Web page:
Liability Insurance And Punitive Damages

The issue of whether or not punitive damages are covered under a liability policy is very important in a case where punitive damages are being sought by an injured party.

The State Bar of Texas, Insurance Section, published an article discussing this issue.  The article is titled, Texas Law And The Restatement Of The Law Of Liability Insurance: An Initial Comparison Of Blackletter Principles.

Here is what it tells us.

The Restatement of Law largely leaves the issue of coverage for punitive damages to the respective states.

At least for Texas, determining whether exemplary damages are insurable requires a two-step analysis.  First, courts decide whether the plain language of the policy covers the exemplary damages sought in the underlying lawsuit against the insured.  This is discussed in the Texas Supreme Court opinion, Fairfield Ins. Co. v. Stephen Martin Paving.  Second, if the policy language provides coverage, courts determine whether the public policy of Texas allows or prohibits coverage in the circumstances of the underlying suit.  Courts first look to express statutory provisions regarding the insurability of exemplary damages to determine whether the Legislature has made a  policy decision.  If the Legislature has not made an explicit policy decision, it will then consider the general public polices of Texas.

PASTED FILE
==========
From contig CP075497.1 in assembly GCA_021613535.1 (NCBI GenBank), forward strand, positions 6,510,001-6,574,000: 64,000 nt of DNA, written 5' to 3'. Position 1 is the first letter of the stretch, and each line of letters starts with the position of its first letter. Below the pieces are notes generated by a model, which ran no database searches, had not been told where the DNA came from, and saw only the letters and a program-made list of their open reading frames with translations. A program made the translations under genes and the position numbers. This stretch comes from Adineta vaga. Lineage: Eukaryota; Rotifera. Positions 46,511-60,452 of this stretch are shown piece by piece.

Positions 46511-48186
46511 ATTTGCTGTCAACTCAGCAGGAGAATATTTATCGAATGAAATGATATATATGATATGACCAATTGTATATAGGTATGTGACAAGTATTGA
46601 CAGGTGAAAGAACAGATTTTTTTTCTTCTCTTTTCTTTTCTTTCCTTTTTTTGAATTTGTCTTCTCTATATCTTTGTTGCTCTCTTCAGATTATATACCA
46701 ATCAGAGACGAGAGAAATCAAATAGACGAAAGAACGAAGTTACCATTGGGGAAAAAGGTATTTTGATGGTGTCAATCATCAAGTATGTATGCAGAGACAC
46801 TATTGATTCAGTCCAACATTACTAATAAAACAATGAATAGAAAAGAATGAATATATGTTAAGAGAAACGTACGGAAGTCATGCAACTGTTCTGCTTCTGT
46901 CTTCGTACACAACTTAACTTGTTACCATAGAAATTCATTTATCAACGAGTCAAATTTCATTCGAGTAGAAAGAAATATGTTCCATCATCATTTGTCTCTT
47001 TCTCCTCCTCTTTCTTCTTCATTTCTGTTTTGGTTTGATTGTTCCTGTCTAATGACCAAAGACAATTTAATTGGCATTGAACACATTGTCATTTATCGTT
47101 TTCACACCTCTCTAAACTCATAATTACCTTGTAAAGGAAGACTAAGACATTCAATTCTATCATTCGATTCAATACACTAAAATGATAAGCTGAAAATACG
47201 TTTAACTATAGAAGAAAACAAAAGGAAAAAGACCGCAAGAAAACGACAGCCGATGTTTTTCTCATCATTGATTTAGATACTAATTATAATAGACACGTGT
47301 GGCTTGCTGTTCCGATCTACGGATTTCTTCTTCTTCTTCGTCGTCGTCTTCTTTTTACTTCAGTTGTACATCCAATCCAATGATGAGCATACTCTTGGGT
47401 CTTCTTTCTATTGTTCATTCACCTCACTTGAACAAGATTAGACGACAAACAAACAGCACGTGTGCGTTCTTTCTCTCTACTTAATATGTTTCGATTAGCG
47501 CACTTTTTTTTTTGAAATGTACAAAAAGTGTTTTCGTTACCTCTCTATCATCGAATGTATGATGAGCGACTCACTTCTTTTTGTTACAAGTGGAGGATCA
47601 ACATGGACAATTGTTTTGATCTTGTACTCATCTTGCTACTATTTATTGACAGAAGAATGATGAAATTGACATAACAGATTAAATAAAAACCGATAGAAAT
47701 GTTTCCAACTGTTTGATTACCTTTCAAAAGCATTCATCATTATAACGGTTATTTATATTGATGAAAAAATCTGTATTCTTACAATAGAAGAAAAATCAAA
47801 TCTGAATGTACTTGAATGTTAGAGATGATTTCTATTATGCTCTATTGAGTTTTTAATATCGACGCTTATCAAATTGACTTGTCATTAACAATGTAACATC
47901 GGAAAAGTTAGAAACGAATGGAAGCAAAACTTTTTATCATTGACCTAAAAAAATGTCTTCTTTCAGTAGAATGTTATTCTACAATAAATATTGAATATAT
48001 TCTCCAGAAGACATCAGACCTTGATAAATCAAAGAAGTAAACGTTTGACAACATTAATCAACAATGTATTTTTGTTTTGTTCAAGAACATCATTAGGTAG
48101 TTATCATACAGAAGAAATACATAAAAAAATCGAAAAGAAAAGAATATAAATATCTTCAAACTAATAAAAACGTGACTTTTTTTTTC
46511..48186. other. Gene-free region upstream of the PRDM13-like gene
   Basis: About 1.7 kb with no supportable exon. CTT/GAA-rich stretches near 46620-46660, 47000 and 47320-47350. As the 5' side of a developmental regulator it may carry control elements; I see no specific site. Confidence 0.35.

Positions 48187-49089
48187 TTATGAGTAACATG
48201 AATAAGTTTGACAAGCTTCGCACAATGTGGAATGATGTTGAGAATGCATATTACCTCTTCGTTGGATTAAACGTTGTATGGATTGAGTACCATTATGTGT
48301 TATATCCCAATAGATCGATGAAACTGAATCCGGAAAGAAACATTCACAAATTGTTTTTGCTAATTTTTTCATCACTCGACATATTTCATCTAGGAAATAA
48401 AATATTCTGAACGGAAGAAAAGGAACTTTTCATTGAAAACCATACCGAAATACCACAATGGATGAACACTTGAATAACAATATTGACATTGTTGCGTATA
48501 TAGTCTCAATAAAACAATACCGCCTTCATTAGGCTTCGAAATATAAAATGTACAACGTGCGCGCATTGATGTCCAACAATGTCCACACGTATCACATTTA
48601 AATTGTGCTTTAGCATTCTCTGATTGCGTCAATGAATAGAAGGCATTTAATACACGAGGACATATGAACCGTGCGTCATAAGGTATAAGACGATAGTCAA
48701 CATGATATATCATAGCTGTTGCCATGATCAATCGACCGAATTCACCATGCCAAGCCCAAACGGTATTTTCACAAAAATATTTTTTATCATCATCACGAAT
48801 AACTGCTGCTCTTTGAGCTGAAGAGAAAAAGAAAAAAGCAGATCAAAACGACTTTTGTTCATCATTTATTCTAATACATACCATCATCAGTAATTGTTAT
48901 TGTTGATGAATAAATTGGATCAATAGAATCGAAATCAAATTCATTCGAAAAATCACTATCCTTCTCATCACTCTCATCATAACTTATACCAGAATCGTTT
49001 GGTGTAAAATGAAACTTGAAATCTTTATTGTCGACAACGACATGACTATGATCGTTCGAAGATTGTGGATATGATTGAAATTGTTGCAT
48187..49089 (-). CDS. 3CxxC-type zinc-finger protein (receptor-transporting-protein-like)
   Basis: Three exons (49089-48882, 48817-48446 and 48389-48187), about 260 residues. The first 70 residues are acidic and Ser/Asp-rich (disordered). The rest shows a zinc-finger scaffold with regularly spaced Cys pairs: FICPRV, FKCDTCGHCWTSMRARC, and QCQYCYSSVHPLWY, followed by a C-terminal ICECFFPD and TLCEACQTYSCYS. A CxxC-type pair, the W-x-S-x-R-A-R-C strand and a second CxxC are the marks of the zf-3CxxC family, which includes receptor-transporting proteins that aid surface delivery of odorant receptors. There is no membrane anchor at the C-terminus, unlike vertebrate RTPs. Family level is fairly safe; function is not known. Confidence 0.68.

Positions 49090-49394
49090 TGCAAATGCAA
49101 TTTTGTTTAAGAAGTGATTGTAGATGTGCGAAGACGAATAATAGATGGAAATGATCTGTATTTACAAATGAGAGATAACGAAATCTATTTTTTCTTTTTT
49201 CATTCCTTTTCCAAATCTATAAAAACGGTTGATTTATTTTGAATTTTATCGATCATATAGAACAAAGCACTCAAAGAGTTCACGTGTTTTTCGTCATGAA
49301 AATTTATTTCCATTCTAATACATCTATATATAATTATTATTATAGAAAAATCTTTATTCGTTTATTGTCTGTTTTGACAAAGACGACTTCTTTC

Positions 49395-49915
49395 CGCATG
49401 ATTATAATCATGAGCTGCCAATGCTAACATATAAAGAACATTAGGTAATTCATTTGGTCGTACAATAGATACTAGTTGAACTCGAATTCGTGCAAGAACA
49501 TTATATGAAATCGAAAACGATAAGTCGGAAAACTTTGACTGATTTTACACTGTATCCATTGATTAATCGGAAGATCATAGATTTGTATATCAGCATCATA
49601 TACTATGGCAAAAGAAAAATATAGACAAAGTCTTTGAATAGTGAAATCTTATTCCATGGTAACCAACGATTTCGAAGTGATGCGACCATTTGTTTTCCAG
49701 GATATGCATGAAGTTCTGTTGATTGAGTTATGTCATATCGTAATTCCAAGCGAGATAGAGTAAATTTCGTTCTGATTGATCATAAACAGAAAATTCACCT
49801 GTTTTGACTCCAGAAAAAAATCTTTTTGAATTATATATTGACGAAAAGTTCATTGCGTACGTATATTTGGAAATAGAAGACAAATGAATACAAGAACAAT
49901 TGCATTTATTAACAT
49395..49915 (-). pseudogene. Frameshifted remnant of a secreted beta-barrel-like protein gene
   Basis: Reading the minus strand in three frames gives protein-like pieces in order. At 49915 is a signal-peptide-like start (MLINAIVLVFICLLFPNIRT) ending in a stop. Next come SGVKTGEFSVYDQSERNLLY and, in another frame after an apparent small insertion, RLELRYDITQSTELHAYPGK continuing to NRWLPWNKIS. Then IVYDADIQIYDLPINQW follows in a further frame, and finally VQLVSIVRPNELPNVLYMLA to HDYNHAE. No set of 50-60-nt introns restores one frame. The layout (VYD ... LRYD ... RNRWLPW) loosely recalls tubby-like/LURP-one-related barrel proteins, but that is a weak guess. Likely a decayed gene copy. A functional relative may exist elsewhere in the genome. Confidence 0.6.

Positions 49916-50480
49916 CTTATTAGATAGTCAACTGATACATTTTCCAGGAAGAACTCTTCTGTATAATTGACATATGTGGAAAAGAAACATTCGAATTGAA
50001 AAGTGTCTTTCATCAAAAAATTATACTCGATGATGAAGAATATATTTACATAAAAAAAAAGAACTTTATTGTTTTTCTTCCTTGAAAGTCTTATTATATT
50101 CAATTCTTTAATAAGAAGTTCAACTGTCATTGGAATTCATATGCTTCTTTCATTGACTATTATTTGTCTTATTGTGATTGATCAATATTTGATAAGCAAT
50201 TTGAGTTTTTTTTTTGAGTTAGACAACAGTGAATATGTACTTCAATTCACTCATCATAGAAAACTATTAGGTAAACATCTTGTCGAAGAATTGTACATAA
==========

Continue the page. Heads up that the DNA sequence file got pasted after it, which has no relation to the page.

Looking at the Restatement, it contains the following section for certain serious offences:

§ 45. Insurance of Liabilities Involving Aggravated Fault

(1) Except as barred by legislation or judicially declared public policy, a term in a liability insurance policy providing coverage for defense costs incurred in connection with any legal action is enforceable, including but not limited to defense costs incurred in connection with: a criminal prosecution; an action seeking fines, penalties, or punitive damages; and an action alleging criminal acts, expected or intentionally caused harm, fraud, or other conduct involving aggravated fault.

(2) Except as barred by legislation or judicially declared public policy, a term in a liability insurance policy providing coverage for civil liability arising out of aggravated fault is enforceable, including civil liability for: criminal acts, expected or intentionally caused harm, fraud, or other conduct involving aggravated fault.

(3) Whether a term in a liability insurance policy provides coverage for the defense costs and civil liability addressed in subsections (1) and (2) is a question of interpretation governed by the ordinary rules of insurance policy interpretation.